Composite Bond Tolerance to Moisture Contents

Krystal Elise Wright

Abstract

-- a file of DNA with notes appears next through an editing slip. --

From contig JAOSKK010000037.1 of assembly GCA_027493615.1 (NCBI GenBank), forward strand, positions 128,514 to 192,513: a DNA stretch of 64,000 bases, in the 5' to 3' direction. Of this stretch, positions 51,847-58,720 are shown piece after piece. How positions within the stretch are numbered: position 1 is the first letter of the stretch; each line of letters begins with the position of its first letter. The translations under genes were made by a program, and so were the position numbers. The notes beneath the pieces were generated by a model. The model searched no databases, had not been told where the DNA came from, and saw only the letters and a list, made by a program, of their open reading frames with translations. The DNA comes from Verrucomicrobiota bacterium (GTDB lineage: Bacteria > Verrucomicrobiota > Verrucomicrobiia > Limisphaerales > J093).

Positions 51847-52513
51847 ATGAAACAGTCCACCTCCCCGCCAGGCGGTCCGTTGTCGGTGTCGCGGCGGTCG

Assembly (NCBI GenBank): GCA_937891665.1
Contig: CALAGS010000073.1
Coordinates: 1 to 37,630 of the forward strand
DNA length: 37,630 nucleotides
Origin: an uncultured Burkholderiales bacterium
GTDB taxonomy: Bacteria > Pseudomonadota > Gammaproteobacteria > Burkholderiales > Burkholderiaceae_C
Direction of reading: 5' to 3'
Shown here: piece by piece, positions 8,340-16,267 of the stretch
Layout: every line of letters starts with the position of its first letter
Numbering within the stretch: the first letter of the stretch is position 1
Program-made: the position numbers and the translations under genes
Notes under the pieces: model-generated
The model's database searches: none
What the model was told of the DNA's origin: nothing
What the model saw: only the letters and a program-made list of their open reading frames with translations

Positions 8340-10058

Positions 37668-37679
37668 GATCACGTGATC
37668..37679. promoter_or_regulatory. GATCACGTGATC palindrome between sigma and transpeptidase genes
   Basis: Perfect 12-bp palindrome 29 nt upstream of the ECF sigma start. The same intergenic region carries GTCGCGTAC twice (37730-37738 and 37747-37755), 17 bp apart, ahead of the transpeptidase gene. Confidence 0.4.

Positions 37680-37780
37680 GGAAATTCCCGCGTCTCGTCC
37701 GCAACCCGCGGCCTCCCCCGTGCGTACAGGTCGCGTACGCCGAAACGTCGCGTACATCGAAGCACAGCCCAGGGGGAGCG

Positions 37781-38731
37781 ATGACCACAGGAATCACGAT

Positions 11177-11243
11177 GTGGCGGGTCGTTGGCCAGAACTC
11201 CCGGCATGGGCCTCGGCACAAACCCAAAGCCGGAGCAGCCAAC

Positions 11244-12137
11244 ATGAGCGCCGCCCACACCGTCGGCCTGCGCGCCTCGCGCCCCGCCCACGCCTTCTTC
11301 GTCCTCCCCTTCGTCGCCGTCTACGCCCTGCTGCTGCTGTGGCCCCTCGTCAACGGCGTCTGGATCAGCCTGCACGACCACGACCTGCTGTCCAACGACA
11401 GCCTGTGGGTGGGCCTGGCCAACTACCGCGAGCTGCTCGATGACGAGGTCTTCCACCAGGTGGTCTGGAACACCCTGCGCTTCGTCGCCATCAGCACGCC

Wooden propeller blades are used throughout the world in recreational aircraft and more currently in unmanned surveillance aircraft in operations in the Middle East. Wooden propeller are used in two forms; natural or laminated with a high modulus composite. Currently, recreational users are experiencing delamination of the wooden blades that are laminated with a high modulus composite. This thesis will concentrate on only propellers that are laminated in a high modulus composite. The aim of this thesis is to investigate the effect moisture content has on composite bond tolerance and whether the moisture content before lamination or the subsequent increase in moisture content through service contributes to delamination. In previous studies, the effect moisture content has on wood shrinkage and strength has been investigated, however, the effect of moisture content has on composite bond tolerance has not. The testing conducted will be in accordance with the American Society for Testing and Materials (ASTM). The outcome of this thesis hopes to educate recreational aircraft users in how to prevent delamination, hence making flying safer and less expensive.

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